There have been almost as many Les Paul models as there have blues solos played on them, but the 1959 Les Paul Standard occupies a special place in the hearts of LP fans.
Gibson, which knows a thing or two about the Les Paul, describes the 1959 incarnation as being 'considered by players and collectors alike to be the most desirable electric guitar ever created.' Ironically, however, it wasn't popular in its day and only a few hundred were made in 1959. In total, according to Gibson, around 2000 were made between 1958 and 1960.
A decade later, once Clapton, Page, Beck and others got their hands on one, the Les Paul became huge, meaning that the '59 version is both very rare and in great demand.
So what was it that made that particular vintage so special? As Gibson points out, 'Having gone from wraparound bridge to Tune-o-matic and stopbar tailpiece in 1956, from P-90s to PAF humbuckers in 1957, and from goldtop to sunburst in 1958, the ’59 Les Paul evolved only slightly further.' But it was that slight evolution, a change in the profile of the neck to make it less thick, and more comfortable in the hand that made the 1959 Les Paul Standard, in Gibson's own words 'the ultimate rendition of the ultimate guitar.'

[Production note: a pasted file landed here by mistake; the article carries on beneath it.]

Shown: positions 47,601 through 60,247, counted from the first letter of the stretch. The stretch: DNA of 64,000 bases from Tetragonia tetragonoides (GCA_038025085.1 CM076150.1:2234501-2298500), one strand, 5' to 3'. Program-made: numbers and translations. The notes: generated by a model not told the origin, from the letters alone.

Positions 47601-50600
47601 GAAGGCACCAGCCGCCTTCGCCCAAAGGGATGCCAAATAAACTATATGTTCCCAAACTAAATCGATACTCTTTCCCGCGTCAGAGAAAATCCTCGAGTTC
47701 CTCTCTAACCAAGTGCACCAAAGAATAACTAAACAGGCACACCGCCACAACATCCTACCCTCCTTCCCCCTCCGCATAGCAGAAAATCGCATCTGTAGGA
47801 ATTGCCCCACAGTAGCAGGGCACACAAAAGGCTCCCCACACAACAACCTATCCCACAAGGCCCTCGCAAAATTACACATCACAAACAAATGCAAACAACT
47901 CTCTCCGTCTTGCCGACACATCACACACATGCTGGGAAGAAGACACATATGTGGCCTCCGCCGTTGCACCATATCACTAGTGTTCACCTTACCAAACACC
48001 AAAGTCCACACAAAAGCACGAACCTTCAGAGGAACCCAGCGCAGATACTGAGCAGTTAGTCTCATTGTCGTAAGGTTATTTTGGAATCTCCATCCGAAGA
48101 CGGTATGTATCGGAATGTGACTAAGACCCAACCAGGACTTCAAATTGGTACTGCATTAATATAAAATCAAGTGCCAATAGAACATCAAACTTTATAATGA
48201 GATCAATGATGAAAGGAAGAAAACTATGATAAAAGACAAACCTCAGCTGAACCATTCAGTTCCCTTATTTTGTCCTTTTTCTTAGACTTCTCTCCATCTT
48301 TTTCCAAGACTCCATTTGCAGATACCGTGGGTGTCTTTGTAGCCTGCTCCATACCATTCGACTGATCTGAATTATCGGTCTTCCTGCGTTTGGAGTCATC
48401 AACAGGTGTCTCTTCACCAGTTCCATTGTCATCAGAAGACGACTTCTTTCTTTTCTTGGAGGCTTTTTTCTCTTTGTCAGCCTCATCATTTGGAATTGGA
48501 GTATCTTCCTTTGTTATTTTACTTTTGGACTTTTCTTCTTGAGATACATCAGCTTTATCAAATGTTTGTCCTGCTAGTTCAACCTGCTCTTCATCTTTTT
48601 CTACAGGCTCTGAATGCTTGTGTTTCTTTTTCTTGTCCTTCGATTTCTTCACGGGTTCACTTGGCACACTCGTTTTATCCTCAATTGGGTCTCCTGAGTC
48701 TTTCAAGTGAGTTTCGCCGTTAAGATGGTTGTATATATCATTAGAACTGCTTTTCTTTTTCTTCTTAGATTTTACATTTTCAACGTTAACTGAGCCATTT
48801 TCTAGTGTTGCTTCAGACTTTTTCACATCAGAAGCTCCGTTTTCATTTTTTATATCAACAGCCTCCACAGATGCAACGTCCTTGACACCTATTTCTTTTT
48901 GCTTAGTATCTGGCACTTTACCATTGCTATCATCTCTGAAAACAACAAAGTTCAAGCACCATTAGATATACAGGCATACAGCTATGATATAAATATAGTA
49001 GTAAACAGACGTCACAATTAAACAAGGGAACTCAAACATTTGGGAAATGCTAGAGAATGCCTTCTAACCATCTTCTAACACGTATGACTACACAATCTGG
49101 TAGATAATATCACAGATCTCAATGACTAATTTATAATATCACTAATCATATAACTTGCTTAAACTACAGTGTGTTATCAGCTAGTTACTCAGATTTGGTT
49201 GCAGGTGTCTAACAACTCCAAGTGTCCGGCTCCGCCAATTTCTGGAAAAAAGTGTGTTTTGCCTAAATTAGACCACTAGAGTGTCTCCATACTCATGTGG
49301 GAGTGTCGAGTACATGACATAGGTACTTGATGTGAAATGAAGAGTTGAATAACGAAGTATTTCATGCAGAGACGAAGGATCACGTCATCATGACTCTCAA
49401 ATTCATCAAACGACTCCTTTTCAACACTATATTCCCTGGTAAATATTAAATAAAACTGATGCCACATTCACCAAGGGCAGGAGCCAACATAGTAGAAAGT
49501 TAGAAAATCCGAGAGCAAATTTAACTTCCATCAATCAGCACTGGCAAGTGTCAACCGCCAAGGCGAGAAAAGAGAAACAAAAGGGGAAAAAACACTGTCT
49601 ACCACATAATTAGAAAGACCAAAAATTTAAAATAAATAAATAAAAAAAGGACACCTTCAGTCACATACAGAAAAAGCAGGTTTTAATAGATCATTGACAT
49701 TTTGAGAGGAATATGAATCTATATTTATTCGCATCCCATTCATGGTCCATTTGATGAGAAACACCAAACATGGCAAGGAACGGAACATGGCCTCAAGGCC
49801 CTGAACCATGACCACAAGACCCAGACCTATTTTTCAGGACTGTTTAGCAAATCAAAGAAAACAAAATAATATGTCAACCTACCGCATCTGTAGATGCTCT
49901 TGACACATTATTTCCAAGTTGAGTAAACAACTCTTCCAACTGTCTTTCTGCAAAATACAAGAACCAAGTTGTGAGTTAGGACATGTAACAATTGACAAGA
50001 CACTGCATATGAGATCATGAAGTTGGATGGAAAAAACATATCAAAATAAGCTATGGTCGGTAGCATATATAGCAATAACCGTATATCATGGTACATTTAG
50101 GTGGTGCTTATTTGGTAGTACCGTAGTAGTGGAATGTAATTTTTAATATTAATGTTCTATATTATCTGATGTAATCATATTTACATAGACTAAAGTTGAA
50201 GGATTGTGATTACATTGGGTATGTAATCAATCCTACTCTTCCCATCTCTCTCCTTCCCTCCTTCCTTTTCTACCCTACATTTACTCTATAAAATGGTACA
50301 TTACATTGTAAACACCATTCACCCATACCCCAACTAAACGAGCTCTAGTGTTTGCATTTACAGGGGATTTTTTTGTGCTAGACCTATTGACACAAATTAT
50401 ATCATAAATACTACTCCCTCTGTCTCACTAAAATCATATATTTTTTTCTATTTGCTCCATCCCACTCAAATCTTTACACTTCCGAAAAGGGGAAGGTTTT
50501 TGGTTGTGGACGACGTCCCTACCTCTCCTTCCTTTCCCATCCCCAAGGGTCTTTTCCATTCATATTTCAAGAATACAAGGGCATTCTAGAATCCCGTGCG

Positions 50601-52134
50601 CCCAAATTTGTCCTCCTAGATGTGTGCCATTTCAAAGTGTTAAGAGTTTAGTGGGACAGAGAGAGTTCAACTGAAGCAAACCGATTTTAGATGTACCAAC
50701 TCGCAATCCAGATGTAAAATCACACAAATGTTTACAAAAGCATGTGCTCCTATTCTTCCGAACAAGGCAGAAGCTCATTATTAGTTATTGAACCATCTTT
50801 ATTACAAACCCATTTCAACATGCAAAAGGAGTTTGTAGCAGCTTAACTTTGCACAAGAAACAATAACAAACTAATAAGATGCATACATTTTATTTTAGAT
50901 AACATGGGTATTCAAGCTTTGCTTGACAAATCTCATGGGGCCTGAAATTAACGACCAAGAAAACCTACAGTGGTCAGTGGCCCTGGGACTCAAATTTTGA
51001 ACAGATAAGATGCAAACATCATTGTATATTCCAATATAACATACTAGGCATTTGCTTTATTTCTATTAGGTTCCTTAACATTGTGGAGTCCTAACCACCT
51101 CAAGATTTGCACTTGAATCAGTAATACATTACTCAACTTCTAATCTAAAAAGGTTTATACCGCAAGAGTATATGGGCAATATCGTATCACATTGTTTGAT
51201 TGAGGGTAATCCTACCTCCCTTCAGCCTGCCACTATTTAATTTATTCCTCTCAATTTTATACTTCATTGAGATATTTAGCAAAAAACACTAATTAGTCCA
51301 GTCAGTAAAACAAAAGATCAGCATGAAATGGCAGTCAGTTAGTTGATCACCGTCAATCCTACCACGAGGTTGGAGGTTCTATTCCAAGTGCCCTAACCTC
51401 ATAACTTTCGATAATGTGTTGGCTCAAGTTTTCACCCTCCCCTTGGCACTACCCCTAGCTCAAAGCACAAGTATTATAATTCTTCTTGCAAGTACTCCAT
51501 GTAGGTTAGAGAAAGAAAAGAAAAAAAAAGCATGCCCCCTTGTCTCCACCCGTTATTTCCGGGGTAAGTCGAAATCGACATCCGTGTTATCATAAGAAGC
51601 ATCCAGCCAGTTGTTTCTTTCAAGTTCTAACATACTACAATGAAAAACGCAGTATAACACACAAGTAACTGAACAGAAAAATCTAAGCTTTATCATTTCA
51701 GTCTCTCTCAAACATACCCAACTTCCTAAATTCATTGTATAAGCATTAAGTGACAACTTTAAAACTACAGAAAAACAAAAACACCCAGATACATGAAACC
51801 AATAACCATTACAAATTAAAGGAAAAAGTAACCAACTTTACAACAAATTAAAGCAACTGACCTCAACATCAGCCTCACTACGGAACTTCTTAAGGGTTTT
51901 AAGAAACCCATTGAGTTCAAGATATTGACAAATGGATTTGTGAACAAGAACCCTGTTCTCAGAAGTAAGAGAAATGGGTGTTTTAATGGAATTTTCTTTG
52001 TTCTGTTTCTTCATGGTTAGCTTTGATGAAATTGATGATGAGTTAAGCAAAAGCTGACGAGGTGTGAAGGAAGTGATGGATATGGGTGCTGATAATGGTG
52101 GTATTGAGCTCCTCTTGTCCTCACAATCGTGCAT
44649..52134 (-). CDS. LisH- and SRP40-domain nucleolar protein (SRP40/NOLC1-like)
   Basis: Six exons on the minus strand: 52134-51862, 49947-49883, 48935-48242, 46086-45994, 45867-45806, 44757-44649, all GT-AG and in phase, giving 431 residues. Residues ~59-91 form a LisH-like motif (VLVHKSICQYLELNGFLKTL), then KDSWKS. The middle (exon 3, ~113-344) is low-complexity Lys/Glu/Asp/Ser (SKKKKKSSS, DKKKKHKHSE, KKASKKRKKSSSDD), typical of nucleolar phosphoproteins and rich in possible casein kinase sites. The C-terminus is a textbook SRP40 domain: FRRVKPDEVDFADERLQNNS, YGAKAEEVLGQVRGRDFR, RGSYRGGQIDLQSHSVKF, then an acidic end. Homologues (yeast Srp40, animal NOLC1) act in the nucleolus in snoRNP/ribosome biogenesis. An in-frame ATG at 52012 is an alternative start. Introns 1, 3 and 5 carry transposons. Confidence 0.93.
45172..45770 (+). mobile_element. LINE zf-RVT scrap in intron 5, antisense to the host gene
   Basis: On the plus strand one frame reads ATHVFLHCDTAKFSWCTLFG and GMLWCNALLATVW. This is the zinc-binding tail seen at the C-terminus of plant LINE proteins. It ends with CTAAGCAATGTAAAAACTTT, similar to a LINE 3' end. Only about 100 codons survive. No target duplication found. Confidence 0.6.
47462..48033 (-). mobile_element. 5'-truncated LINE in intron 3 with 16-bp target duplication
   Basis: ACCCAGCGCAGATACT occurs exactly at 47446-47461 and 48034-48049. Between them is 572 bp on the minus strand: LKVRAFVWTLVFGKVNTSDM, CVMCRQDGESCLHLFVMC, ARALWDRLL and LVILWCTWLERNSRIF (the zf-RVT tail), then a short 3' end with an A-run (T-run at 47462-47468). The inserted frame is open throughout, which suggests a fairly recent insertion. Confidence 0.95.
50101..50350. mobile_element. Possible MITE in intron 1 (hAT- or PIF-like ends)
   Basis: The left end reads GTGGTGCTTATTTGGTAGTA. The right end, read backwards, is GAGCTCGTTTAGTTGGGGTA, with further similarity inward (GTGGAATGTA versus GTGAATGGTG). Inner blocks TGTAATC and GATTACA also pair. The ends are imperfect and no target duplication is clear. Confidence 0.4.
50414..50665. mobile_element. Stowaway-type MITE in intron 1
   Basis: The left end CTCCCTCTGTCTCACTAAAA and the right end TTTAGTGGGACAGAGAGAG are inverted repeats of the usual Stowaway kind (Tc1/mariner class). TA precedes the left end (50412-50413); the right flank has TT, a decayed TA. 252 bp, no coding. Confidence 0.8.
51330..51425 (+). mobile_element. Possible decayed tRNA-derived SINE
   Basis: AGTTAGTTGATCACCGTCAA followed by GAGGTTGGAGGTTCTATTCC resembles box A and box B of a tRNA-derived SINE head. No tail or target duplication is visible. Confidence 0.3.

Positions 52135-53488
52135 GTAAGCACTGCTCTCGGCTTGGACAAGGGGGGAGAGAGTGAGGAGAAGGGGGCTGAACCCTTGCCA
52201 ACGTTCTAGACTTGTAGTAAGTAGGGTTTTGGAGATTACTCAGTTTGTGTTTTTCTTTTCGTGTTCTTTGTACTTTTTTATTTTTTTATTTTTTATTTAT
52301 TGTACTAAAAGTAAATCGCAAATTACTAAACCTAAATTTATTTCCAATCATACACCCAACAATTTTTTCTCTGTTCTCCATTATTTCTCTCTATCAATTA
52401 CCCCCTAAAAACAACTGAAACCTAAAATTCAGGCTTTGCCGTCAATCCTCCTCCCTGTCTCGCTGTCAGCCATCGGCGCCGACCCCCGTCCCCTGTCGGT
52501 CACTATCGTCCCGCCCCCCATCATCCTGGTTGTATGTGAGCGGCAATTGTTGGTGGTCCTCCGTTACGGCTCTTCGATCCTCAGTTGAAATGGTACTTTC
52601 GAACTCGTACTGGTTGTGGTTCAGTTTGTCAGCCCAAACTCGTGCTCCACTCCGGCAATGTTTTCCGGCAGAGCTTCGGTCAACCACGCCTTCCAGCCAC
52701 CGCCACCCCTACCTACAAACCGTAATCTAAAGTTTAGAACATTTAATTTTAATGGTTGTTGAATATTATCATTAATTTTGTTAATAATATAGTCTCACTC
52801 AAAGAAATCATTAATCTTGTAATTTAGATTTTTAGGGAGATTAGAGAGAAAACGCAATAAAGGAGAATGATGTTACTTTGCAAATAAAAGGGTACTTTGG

In 2009, Gibson made a limited edition Custom Shop version of the '59 Standard, which had a two-piece maple top and non-chambered mahogany body. It's mahogany neck has a rosewood fretboard and 22 jumbo frets, with acrylic trapezoid position-marker inlays.
The Les Paul switched from P-90s to Humbuckers in 1957, so the 50th anniversay model has wo BustBuckers.
A limited edition model, the 50th anniversary 1959 Les Paul Standard is no longer made. But if you had been able to secure one in 2009, you've have needed the thick-end of $10,000. Despite the eye-watering price tag, however, it's a fraction of what you'd pay for a real 1959 Standard. The market for vintage guitars isn't what it was. But a real '59 Standard would still set you back upwards of $250,000.
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